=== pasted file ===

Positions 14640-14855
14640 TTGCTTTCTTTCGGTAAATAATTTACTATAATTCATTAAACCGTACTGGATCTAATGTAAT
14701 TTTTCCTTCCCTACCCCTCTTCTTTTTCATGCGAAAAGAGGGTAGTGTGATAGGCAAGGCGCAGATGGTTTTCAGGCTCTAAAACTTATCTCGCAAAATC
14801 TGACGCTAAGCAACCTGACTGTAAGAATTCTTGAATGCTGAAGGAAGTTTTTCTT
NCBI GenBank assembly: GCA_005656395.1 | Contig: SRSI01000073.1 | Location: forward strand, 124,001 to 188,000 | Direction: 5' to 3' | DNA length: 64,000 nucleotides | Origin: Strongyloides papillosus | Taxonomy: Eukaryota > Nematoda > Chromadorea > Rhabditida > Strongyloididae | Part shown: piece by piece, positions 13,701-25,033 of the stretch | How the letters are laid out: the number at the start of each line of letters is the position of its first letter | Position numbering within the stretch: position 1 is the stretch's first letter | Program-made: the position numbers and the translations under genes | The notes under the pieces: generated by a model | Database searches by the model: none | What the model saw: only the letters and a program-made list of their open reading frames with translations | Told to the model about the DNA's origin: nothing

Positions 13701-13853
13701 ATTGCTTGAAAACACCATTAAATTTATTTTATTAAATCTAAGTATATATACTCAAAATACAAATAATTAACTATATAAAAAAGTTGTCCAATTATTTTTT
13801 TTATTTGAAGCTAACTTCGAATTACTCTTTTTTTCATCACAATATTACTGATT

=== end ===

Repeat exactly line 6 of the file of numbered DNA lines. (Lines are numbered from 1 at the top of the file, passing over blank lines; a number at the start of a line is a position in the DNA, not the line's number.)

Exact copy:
Positions 13701-13853